Regulatory paperwork published by the FCC recently has revealed details about an upcoming Belkin-made remote shutter release for the iPhone. In addition to allowing iPhoneographers to take pictures (or video) from a distance, the Bluetooth device also houses a detachable stand for propping your phone upright. No word yet on pricing or availability.
The Image Fulgurator is a brilliant device created — and patented — by Berlin-based artist Julius von Bismarck. It’s an optically triggered slave flash that fires through the back of a camera, projecting a message or image on the film through the lens — basically, it’s an optically triggered projector. What this allows von Bismarck to do is prank unsuspecting photographers by adding random pictures or words into their photographs whenever they use their camera’s flash. Read more…
Last year we featured the work of Matthew and William Burrard-Lucas, two brothers who mounted their Canon DSLR to a remote-controlled car to shoot close-up photographs of dangerous African animals. The behind-the-scenes video above was just published yesterday, and shows the RC DSLR being driven up to different animals, all of which are clearly thinking, “what the heck is this thing”? They should offer these “BeetleCams” for sale. I want one.
We have a bit of a scoop for you today: there’s going to be a new Kickstarter-funded gadget announced on Thursday called the Triggertrap. It’s a pretty nifty universal camera trigger that can trigger your camera’s shutter with anything you can think of using a built-in intervalometer, a laser trigger, a sound sensor, and an Aux input that you can connect custom triggers to:
Think about it: You press your car horn, it takes a photo. Your phone rings, it takes a photo. The sun rises, it takes a photo. Anything is possible – and that’s why this camera trigger is so eminently hackable and exciting to experimental photographers all over the world!
There’s also a private sneak-peek of the Kickstarter video over on Vimeo. The password is TriggerTrap123. Read more…
When the iPad 2 was announced a couple months ago, it was called “the first ‘camera’ to have a sensor resolution lower than the display resolution.” Commenters were quick to point out that Apple never intended for the device to be used as a camera like the iPhone is, and therefore was probably able to keep costs down by limiting it to a 0.7 megapixel sensor. Now, with millions of the devices in consumers’ hands, Flickr’s camera statistics confirm what we suspected all along: no one uses the iPad 2 as a camera. Read more…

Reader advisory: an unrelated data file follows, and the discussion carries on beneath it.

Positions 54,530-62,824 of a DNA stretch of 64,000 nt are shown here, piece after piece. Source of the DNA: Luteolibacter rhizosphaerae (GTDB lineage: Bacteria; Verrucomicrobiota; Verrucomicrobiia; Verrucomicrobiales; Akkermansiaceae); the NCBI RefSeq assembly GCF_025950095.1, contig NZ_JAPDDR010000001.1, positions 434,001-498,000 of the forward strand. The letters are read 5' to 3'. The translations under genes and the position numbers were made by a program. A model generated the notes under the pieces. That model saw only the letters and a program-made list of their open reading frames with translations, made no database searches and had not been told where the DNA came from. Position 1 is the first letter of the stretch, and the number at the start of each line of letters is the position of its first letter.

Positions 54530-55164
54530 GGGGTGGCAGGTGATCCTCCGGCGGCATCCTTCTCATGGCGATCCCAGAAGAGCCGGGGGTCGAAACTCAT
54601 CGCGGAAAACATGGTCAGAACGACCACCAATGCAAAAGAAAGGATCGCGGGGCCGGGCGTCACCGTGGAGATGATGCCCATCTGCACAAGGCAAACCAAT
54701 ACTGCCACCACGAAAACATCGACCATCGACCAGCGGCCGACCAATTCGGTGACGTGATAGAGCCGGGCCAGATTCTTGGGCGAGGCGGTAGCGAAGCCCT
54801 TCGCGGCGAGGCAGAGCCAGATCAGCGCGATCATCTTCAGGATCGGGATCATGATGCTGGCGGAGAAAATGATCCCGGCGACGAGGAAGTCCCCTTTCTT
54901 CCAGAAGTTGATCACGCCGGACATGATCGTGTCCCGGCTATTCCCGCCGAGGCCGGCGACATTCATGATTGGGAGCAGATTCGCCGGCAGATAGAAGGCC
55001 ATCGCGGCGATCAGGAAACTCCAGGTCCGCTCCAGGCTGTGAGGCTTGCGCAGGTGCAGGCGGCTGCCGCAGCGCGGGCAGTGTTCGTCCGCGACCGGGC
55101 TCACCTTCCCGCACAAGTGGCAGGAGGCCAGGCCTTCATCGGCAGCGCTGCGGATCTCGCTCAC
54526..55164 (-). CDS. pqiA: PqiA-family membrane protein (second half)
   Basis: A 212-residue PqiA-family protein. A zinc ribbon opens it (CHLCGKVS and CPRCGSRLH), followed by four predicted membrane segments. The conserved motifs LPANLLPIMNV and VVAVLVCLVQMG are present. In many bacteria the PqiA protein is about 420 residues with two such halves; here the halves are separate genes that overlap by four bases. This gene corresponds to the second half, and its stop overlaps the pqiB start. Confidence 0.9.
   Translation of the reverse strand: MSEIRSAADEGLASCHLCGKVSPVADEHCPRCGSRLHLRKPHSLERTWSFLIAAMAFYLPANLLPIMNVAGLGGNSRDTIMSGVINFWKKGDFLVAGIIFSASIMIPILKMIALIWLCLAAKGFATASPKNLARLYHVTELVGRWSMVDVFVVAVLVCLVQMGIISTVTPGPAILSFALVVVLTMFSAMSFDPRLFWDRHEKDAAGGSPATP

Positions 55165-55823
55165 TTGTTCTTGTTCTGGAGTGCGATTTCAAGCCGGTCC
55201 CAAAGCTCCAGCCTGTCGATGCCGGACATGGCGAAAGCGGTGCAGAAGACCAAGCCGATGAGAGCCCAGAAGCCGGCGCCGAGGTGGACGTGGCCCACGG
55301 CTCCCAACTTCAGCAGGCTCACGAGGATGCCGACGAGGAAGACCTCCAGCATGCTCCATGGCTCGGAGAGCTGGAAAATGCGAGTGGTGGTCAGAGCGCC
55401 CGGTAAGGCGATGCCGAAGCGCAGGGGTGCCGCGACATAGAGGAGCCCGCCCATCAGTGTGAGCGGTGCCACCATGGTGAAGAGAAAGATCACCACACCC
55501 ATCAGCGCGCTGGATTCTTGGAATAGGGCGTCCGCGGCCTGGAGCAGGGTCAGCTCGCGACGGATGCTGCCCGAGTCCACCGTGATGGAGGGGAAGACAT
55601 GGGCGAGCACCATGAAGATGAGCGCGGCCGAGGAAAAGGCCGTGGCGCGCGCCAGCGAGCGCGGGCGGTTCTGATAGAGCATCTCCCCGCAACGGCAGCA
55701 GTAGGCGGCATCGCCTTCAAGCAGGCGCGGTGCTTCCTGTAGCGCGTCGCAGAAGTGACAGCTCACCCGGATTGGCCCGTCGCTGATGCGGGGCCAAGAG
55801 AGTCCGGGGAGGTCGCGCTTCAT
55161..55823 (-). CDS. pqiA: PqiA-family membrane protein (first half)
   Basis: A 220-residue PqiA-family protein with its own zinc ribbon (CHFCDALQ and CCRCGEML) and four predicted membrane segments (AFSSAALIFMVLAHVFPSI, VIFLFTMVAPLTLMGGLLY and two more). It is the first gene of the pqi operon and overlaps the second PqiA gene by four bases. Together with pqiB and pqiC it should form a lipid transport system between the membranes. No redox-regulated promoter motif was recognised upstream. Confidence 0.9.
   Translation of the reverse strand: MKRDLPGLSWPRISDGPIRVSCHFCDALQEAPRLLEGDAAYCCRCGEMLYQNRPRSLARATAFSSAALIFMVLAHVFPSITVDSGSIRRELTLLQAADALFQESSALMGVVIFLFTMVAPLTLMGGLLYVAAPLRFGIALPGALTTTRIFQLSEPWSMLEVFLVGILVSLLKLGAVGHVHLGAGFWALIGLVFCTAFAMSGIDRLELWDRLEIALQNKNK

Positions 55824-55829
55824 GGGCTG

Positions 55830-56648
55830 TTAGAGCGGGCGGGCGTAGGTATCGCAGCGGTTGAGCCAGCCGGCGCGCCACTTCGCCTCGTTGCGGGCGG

IT consultant and photo enthusiast Viktor Takacs didn’t have much success when he tried capturing lightning on camera, so he decided to build this fancy do-it-yourself trigger (which he named “Zeus”) that automatically snaps a photo whenever the photodiode detects a flash of lightning. He even built a knob into the device that can be used to adjust sensitivity. The demo above shows the trigger reacting to manually triggered flashes from a strobe.
Takacs has a detailed post that walks through how he created the device. You can also email him for the code used by the microcontroller.
The Flashkus by Art Lebedev is a cheap, disposable, and environmentally friendly cardboard USB stick that might one day make sharing event photos with friends much easier and cheaper. While many websites are geared towards photo sharing, transferring gigabytes of data to friends is still difficult to do via the Interwebs, so people often choose to burn DVDs or use pricey USB drives. The Flashkus would make the process easier by allowing people to simply tear off a USB drive, dump photos onto it, scribble a note onto the front, and hand it off to their friends. Once the photos are downloaded, the drive can be reused or thrown away.
It’ll be available in 4GB, 8GB, and 16GB but currently seems to be in the concept/design stage. Hopefully Art Lebedev adds it to their online store soon.
When Apple designed the iPad, they opted for simplicity and omitted things like a USB port or memory card slots. This made it more tedious for photographers to transfer a large number of photographs onto their iPads, since the Camera Connection Kit needed for USB and SD Card support comes in two separate dongles. Luckily, there’s a made-in-China knockoff that can ease a little of the pain — the 3-in-1 iPad Camera Connection Kit combines the two dongles into one nicely designed apparatus. Available in both black and white, it comes with a USB port, a SD Card slot, and a Micro SD Card slot. Pick one up over at the M.I.C Gadget store for $29.90.
If you shoot often, then you probably go through the hassles of sticking your memory card in a card reader and battery in a battery charger often as well. While these tasks don’t take much time in themselves, doing them day after day can cause them to become quite tedious. Canon’s Cross Media Station is designed to make these things a breeze, allowing you to do both by simply placing your camera (or two, or three) on the device, which looks like a slick scanner. Read more…
The Photo Album Story Teller is a nifty device that allows you to add voice notes to your physical photos. It works with color coded stickers that are used to identify photos. Place the sticker next to the photo, scan it with the device, and record a message. Come back later and rescan the sticker to hear the note that was recorded.
If writing notes next to photo album photos is too Life 1.0 for you, this could be a fun way to include extra background information with your images. There’s a price to pay for this photo-geekery: the Story Teller costs $100 for the recorder and 500 stickers.